COMMONWEALTH GAMES PREVIEW
It’s an armchair athlete’s dream at the moment. Le Tour is coming to its climax, the ITU circuit is delivering some brilliant viewing, the northern hemisphere long distance triathlons are in full swing and now the Glasgow Commonwealth Games are about to dominate our viewing pleasures.
The Australian CG Triathlon team is made up of some well-known names, especially among the females – Emma Moffatt, Emma Jackson & Ashleigh Gentle have all earned their stripes in several of these high profile events. The males are less well known – Aaron Royle, Ryan Bailie and Dan Wilson are emerging as strong triathletes and names to look out for. Royle has his eyes on the Brownlee brothers and is looking to end their dominance (along with Javier Gomez) in the ITU circuit. He is definitely one to watch at the Commonwealth Games to see what results he can produce with Gomez out of the picture and just the Brownlees to contend with. But he might have to look out for South Africa’s Richard Murray first.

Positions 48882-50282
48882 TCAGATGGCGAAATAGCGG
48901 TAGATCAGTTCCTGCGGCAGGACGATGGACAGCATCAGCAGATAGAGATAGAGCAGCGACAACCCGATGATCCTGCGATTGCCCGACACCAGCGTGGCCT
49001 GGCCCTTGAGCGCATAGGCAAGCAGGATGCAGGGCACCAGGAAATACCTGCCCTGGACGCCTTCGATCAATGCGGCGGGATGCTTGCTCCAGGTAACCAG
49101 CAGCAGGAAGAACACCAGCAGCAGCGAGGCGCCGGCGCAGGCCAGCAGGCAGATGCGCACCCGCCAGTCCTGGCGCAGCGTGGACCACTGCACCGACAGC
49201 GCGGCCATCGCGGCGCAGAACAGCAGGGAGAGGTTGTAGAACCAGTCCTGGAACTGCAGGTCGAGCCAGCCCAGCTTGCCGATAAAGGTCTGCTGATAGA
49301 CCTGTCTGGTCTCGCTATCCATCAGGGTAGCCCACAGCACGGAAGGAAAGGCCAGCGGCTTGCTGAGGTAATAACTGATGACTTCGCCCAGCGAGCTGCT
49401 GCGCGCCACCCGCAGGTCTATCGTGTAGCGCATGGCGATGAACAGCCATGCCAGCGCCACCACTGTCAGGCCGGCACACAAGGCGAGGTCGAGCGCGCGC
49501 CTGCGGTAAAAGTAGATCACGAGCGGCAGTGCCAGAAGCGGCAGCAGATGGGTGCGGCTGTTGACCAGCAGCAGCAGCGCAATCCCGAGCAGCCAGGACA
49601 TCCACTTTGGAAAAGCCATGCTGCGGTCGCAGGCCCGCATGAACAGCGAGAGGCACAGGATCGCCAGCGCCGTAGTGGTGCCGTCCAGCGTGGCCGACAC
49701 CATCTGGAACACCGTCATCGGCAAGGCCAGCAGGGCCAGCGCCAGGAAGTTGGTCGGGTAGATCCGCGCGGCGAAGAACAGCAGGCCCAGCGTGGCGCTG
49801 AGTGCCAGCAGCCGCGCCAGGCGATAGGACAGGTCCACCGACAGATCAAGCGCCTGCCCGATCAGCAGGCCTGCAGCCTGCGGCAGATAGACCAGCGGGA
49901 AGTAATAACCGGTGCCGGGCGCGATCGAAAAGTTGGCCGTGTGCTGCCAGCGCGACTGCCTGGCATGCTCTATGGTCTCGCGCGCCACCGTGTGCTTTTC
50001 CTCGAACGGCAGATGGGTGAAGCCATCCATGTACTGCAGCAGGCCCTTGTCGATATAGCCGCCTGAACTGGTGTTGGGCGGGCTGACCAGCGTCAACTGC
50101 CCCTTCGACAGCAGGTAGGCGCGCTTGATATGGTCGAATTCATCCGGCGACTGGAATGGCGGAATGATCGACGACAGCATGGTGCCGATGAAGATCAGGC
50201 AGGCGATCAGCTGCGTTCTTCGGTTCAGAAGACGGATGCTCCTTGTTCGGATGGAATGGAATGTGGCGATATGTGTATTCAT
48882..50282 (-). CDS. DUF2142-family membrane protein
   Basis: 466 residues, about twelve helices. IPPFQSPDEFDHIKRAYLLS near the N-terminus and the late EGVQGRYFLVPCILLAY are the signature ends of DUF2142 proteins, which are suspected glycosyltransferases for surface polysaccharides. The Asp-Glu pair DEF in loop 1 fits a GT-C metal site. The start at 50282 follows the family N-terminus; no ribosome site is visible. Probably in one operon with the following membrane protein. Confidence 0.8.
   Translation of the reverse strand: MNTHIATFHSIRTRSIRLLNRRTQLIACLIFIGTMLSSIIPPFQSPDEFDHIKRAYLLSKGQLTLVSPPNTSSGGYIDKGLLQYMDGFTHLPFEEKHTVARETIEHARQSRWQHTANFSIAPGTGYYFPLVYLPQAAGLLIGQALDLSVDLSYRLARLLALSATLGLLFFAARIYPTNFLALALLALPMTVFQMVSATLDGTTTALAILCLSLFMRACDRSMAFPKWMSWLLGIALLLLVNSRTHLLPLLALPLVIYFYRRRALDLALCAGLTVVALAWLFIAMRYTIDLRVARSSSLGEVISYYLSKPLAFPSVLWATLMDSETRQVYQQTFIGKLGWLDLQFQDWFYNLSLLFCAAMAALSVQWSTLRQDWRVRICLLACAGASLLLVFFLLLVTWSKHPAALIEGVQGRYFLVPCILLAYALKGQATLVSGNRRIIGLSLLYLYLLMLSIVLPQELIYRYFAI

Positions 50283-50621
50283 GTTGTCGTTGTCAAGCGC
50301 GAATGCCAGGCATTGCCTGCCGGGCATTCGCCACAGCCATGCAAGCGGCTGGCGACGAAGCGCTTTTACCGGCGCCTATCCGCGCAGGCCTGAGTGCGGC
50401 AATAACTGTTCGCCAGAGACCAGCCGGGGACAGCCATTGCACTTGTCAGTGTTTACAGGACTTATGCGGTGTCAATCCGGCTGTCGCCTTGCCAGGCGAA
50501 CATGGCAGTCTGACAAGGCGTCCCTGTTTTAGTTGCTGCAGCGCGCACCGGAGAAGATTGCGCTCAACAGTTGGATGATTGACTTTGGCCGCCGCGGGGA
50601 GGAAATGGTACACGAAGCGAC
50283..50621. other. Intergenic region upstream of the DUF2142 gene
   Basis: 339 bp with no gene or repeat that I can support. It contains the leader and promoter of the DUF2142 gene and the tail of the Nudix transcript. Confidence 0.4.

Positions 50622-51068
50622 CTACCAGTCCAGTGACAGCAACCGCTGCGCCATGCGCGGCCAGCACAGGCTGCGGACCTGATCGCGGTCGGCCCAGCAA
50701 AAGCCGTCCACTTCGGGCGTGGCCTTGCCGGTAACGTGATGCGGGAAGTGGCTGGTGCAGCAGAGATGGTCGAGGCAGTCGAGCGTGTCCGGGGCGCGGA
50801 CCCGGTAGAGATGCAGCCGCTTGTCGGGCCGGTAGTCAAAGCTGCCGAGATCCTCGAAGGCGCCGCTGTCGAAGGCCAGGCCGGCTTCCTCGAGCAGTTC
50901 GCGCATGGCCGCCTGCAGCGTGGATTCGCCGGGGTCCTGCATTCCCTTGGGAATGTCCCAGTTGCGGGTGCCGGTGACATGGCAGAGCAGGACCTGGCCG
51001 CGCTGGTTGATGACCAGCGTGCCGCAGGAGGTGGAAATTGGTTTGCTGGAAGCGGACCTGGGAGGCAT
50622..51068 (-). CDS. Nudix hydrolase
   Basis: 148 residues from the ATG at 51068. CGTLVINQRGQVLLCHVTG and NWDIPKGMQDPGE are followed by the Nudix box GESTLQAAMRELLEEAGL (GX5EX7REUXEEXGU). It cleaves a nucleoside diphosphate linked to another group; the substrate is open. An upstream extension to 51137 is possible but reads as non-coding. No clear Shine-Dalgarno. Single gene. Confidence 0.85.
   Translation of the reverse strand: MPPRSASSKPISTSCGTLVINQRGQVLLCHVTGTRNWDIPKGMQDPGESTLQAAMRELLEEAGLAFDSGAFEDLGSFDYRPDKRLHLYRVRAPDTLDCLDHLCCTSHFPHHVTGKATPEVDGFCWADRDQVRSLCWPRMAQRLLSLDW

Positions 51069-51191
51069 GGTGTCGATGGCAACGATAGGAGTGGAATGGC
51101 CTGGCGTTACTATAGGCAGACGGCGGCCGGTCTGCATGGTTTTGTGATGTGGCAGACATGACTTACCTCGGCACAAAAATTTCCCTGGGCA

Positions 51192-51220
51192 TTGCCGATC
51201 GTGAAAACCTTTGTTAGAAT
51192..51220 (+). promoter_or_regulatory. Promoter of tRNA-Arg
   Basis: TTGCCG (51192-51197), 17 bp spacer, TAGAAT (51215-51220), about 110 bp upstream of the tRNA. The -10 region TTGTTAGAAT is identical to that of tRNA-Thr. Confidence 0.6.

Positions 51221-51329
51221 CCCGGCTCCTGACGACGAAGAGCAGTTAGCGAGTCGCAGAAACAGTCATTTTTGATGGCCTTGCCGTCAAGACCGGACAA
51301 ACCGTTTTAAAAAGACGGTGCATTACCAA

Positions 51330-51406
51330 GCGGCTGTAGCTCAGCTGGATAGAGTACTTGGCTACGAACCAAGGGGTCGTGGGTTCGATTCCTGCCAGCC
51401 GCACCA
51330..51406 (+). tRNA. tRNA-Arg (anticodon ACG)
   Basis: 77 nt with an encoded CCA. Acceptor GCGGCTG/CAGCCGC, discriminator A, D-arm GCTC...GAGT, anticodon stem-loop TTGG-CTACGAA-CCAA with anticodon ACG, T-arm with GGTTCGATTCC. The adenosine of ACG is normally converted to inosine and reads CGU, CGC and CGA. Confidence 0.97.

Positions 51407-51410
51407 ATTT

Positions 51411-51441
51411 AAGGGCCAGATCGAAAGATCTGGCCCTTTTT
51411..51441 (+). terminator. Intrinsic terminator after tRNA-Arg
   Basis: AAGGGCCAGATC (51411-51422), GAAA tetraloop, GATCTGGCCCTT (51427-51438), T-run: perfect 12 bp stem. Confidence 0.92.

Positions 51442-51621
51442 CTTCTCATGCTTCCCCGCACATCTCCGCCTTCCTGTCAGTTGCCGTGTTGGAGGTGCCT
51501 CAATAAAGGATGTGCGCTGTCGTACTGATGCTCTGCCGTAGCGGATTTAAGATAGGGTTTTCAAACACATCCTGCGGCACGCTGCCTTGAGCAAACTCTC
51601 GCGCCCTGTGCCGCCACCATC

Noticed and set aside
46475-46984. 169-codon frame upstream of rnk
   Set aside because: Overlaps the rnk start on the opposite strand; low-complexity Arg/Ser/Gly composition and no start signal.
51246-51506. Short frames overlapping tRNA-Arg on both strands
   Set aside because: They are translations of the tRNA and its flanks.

The women’s race will be very exciting with UK’s Non Stanford and Helen Jenkins both out of the picture due to injuries. Australia will be looking for Moffatt, Jackson & Gentle to deliver an all-Australian podium. But I’m curious to see what the rest of the Commonwealth will deliver. The Canadians should never be underestimated.
So settle in to watch, or set your recorder of choice, for Thursday 24th July at 11am (8pm AEST) for the women’s race and Thursday 24th July at 3pm (12:00am AEST). Both races are promising to be exciting and close.
We wish all our Glasgow Commonwealth Games competitors all the best for their races.
CHTC RACE CALENDAR & REGISTRATION
If you’re wanting to plan the season ahead, the CHTC 2014-2015 race calendar is now available on our website. Go to http://www.coffstri.com/events--results.html to see what’s in store for the season. Our first race is on 21 September. Getting excited already!
Membership for season 2014/15 is now open at www.trinsw.org.au. It is time to commit to another season of racing, and look forward to those potential PB’s on the club course.
As was the case last season you will join both CHTC and TRINSW at the same time. Also you will need to select a duty and a duty date before completing the process. When you pay your Coffs Harbour Triathlon Club membership, this includes your social membership for the Coffs Harbour Yacht Club.